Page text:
• Engine noise transmitted through the cabin mounts and firewall or engine tunnel.
  • Transmission and drivetrain noise transmitted through the cab mounts or cabin floor.
  • Wind noise arising around the windscreen and mirror brackets.
  • Tyre noise from the front tyres.
  • Air-intake noise comes from cabin mounted air cleaners, if they exist.

Noise reduction is a challenging task because it can be difficult to identify the predominant source of the noise. Very little benefit comes from reducing any noise source other than the dominant one. Noise shielding using open and closed cell plastic sheets is commonly used on cabin panels and under the floor. Cabin floor coverings can also have a heavy barrier in the middle that reflects noise back. Cabin mounts must have flexible elements that disrupt the transmission of noise frequency vibrations. None of these countermeasures are easy to retrofit. It is the manufacturer’s job to do the development work that reduces cabin noise level.

Putting noise-absorbing fibrous packing into sections of the muffler can reduce engine brake noise, but this packing can degrade with time. Closing the exhaust pipe off with a butterfly valve (as used in an exhaust brake) can also substantially educe engine brake noise can be substantially reduced, but this has never been mandated in Australia.

The Western Australian Code of Practice Managing Noise at Workplaces states: “Long periods of repeated exposure to workplace noise between 75 and 85 dB(A) present a small risk of hearing disability to some people. [At] about 85 dB(A) the risk increases substantially.”  

An average level of 85 dB(A) in a truck cabin is an unsafe level because of the disturbing and tiring effects of noise exposure. There are many studies that show that concentration falls off when works are exposed to continuous moderate noise exposure. The SA work safety authority provides the following guidance or acceptable workplace average noise levels:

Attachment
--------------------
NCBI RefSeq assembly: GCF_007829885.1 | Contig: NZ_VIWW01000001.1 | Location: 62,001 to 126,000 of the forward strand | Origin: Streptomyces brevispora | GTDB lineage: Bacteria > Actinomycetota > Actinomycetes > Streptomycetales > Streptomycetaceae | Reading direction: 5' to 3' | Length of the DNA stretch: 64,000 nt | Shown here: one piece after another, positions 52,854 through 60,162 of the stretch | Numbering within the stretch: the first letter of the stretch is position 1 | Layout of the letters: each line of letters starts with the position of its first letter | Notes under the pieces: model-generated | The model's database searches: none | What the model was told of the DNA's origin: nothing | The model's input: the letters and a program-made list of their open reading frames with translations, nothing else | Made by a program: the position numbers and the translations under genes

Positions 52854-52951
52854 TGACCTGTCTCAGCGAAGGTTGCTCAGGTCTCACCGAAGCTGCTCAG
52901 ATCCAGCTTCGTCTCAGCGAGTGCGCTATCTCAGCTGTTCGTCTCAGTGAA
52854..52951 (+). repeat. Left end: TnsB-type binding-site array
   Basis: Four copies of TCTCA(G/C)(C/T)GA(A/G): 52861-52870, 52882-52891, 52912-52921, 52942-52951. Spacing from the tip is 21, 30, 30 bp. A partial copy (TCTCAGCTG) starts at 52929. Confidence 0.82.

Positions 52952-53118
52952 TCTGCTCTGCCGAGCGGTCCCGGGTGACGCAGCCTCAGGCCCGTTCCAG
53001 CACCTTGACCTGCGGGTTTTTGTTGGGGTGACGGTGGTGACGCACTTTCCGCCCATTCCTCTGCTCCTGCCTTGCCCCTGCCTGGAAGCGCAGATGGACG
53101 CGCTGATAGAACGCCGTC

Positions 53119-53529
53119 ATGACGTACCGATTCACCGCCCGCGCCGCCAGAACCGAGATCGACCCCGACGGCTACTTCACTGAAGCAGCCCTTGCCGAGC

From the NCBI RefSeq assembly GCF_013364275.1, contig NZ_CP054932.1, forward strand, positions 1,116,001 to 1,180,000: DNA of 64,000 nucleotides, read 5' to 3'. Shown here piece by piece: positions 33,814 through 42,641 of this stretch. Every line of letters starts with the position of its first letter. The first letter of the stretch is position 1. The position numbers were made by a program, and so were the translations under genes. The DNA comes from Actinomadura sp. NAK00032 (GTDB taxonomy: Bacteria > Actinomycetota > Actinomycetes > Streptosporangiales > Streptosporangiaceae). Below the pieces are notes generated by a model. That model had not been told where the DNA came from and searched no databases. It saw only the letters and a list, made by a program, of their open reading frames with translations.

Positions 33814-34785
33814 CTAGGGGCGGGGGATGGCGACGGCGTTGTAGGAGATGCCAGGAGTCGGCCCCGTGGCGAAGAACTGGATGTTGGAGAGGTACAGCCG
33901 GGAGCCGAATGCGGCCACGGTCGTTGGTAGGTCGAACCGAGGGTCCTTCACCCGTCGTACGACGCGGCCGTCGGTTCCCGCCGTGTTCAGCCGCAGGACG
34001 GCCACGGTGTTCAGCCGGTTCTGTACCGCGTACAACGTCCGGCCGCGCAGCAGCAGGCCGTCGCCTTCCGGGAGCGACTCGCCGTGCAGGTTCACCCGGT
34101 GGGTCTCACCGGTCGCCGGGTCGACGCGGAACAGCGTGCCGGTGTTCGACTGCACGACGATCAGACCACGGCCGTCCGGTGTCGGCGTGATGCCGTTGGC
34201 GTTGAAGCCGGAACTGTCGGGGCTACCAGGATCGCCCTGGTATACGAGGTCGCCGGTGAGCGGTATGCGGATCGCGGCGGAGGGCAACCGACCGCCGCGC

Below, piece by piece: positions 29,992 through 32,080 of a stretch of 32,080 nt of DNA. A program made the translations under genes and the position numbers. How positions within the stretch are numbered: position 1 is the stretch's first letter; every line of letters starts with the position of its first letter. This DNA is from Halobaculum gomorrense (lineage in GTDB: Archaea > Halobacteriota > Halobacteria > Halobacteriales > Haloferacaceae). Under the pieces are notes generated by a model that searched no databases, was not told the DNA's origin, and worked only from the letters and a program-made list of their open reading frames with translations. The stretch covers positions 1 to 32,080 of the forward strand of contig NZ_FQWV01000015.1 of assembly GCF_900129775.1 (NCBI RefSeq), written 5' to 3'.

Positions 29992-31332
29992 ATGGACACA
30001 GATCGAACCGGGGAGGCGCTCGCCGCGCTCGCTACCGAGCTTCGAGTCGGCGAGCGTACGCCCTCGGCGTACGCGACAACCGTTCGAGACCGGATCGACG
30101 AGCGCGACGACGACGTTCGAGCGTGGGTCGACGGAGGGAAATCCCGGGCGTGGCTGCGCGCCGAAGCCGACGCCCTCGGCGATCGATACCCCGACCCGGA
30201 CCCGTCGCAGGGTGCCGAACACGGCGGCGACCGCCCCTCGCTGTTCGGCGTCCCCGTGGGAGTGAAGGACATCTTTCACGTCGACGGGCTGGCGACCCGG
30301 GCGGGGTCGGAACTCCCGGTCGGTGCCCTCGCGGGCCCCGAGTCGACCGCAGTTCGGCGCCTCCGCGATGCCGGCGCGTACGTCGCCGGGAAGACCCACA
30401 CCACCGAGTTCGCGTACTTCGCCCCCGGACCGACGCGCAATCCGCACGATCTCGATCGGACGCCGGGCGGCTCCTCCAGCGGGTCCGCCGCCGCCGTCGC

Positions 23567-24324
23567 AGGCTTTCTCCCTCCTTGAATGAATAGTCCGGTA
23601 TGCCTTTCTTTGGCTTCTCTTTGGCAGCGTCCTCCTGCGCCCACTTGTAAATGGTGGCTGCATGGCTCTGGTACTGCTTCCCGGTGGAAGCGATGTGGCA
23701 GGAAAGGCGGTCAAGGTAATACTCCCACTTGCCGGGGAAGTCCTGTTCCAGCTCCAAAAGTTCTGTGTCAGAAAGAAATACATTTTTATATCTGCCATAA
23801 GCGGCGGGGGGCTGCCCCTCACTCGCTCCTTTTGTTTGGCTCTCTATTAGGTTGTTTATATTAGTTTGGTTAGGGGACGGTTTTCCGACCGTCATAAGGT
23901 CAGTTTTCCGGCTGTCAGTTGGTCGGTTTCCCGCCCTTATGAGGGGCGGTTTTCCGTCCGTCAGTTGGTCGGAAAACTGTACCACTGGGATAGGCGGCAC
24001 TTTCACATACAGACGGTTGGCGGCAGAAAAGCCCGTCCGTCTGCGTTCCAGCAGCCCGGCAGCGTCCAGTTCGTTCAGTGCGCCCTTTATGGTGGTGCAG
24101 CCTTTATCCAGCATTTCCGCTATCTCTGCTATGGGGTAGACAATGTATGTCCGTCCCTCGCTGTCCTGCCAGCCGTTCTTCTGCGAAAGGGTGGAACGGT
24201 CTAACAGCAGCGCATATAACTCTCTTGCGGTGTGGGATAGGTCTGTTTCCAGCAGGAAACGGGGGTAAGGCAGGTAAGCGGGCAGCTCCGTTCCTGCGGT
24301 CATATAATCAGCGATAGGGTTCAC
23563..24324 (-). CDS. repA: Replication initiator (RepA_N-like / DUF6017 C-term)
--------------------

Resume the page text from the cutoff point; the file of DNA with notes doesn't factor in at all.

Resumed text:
• 50 dB(A) where work is being carried out that requires high concentration levels.
  • 70 dB(A) where routine work is being carried out that requires speed or alertness.

Noise levels in the ‘low 70s’ are appropriate for a truck cabin. No hard limit can be applied because of the variable conditions that occur, but I believe that noise at the driving position should be below 75 dB(A) for 95 per cent of driving conditions.

I recently measured the noise experienced by the driver of an older bonneted prime mover pulling a laden trailer on suburban main roads and a suburban freeway. The cooling fan was turned on, which did produce a worst-case result. Part of the noise record is shown in the Figure 1, with the red line identifying 85 dB(A).

As a guide the noise levels the driver experienced were:

  • Accelerating away from traffic lights: 82 dB(A);
  • Driving on a main suburban road at speeds up to 70 km/h: 76 dB(A);
  • Driving at 90 – 100 km/h on a freeway: 78 dB(A);
  • Idle and waiting at traffic lights: 65dB(A).